Most of your life, you’ve eaten French fries and washed them down with soft drinks. Your refrigerator is stocked with more cookies than carrots. But you’re now in the middle or latter stages of your life and have heeded the calling of the Golden Arches too many times. Now, you wonder whether it’s too late to make meaningful changes to your diet. You tell yourself the damage is already done, so why not eat for enjoyment rather than health? P.S. The two aren’t mutually exclusive. Healthy food can taste delicious too. But, could it be too late to change your health trajectory through lifestyle and diet?
What Science Says About Late-Life Diet Change
According to a study published in Annals of Internal Medicine, there’s still time to upgrade your health even if you’re on the other side of 50. In the study, researchers analyzed the dietary habits of 10,670 women. The women had a median age of 59 years and were healthy at the beginning of the study. The researchers used questionnaires to assess women’s eating habits. Then, they followed the women for an average of 15 years to see how they fared.
The results of the study are good news for anyone late to the healthy diet scene. The researchers found that eating a higher quality diet during middle-age and late middle-age was strongly associated with better physical and mental health going forward. These results are consistent with another study published in the New England Journal of Medicine in 2017. This study looked at death rates of 74,000 women and men who took part in other studies. The researchers focused on participants who had changed their eating habits within 12 years of the studies inception. These folks had made positive upgrades to their diet and were eating more fruits vegetables at the time the studies began.
When the researchers looked at death rates over the 12 years the studies ran, those who upgraded their diet had a lower risk of dying. In the study, even small diet upgrades were linked with a lower risk of death. That’s important since small changes are usually more sustainable than drastic dietary overhauls. Munching on one more fruit or vegetable each day is “doable” and can still have a positive impact on health. Small changes count!
Lifestyle Changes as a Whole
A healthy diet is an important component of a healthy lifestyle but it’s not the only one. Combining a healthy diet with an active, healthy lifestyle has synergy, according to a study published in the American Journal of Medicine. This study showed that munching on at least five servings of fruits and vegetables daily, staying a healthy body weight, not smoking, and exercising at least 2.5 hours per week reduced the risk of death by 40% relative to people who don’t lead a healthy lifestyle. So, you don’t need over-hyped detox cleanses or a special diet to reduce your risk of dying early. It’s back to basics – movement, an unprocessed diet, kicking the habit, and not letting your weight creep up on you. Find ways to manage stress and get quality sleep too. It all matters! And now studies show that age isn’t an excuse. Changing health habits for the better have an impact even if you’re past retirement. Plus, doing these things can make your retirement years more enjoyable!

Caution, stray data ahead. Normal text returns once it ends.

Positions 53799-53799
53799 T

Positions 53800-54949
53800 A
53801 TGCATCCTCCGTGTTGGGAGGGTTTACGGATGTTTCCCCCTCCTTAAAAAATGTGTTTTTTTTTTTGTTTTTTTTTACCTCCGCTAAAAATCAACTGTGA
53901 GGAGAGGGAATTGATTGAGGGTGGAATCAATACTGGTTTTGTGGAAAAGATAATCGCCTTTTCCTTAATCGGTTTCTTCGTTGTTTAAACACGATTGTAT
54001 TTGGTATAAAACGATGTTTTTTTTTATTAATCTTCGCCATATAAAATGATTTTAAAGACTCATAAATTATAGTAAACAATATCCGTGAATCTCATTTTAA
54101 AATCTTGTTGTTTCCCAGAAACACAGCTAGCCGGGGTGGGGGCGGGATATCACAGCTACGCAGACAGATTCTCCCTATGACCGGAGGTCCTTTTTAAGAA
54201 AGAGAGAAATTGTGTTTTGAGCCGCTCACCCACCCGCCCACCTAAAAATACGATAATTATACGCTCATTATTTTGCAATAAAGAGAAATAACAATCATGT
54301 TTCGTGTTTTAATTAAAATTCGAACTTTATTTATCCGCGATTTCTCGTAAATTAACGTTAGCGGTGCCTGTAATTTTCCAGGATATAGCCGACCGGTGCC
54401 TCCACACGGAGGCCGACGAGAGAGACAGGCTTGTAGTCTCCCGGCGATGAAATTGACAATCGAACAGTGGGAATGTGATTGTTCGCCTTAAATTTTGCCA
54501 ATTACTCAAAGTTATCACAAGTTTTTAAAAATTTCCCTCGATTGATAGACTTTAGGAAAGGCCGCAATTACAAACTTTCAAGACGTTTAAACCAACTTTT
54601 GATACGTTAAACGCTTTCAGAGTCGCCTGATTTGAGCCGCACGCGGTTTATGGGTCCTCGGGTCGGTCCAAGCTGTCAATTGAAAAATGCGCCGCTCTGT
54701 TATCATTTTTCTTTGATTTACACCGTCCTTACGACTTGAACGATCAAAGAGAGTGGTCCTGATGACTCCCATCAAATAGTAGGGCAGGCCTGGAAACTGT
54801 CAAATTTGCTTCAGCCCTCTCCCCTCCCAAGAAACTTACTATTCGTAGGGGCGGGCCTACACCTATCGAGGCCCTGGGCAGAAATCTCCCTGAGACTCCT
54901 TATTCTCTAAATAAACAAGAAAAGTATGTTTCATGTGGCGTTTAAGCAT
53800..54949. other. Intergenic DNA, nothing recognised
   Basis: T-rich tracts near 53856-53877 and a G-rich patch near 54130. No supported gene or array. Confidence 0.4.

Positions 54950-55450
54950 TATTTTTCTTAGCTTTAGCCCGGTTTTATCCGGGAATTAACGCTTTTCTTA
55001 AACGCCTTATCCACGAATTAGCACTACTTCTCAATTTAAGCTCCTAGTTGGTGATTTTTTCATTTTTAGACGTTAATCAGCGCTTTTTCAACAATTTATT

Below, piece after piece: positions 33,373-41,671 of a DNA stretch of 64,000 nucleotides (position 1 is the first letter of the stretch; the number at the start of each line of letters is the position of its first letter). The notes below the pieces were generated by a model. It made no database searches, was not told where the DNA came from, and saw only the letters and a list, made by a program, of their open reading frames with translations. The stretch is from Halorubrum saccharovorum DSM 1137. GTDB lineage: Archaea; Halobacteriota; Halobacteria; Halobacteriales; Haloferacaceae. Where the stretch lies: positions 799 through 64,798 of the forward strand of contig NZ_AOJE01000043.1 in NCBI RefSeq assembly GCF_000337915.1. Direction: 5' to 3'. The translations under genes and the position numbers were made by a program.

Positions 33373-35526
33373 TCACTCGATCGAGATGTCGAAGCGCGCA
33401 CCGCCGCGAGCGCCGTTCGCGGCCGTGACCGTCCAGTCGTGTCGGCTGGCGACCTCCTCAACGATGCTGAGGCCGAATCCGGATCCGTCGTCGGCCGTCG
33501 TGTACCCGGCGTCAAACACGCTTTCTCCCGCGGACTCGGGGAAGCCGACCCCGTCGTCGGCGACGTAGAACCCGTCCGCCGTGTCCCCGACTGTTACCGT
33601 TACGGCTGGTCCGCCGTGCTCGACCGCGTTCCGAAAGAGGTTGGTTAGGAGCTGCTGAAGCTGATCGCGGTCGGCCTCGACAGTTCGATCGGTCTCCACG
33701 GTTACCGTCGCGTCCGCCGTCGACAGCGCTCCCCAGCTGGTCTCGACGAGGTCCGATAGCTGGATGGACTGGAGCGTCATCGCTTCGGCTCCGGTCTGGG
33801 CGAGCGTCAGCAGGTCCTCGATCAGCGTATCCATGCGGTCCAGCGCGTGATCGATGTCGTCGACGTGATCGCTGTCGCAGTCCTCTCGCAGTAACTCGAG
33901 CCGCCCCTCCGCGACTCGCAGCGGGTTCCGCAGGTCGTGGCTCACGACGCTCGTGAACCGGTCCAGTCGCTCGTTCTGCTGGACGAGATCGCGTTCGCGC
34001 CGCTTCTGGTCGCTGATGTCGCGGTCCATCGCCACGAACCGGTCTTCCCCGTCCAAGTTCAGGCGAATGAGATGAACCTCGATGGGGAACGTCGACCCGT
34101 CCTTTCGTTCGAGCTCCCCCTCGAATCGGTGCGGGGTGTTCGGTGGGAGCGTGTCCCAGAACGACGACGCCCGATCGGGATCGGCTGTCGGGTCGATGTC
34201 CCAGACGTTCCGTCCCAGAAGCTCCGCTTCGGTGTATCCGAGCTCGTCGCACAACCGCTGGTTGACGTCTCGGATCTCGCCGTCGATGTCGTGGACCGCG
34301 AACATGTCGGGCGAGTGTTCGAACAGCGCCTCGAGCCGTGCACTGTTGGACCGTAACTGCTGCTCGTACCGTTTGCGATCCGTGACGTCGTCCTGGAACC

This study didn’t distinguish between types of exercise. For many people, walking is the preferred form of exercise. But you need strength training to reduce age-related muscle loss and to protect against sarcopenia, the gradual increase in visceral fat that comes with aging. Sarcopenia contributes to frailty and metabolic problems, like insulin resistance. One of the best ways to prevent sarcopenia is to work your muscles against resistance. Add in high-intensity intervals as well to help keep visceral fat from gaining a foothold on your body and your health.
It’s More about Lifestyle than Genes
No doubt the genes we inherit play a role in the risk of developing certain diseases, but the link isn’t as strong as you think. Studies in twins show that genetics explains only 25% of disease risk while lifestyle accounts for 75%. The diet and lifestyle you lead even impacts the expression of the genes you inherit. For example, you may have inherited a tendency toward cardiovascular disease. But, if you exercise, eat a heart-healthy diet, don’t smoke, sleep enough, and manage stress, those “bad” genes may not be expressed. The ball is in your court!
It All Matters
You don’t have to radically change your diet and lifestyle to get health benefits. As these studies show, even small changes you make later in life can lower your risk of dying. A few more vegetables and a bit more movement can have a significant impact on your health irrespective of age. Don’t make it harder than it has to be. If you don’t have time to prepare fresh produce, buy frozen! Cook for an entire week on Sunday and freeze what you make for the rest of the week. Exercise at home so you don’t have to spend time driving to a health club. Exercise in segments – 10 minutes here, 10 minutes there. It all adds up at the end of the day. Realize that the time you spend nurturing your health is an investment, not a time sucker.
The Bottom Line
Even if you’re just starting your health journey and you’re older, it’s never too late to get the benefits of a healthy lifestyle. Start small and build a foundation of health and wellness and it’ll help you stay fit and functional for the decades ahead. It’s worth it!
Ann Intern Med. 2013;159(9):584-591.
N Engl J Med 2017; 377:143-153 DOI: 10.1056/NEJMoa1613502.
WebMD.com. “It’s Never Too Late to Live Healthily”
Sports Med. 2018 Feb;48(2):269-288. doi: 10.1007/s40279-017-0807-y.
Sports Medicine. February 2018, Volume 48, Issue 2, pp 269–288.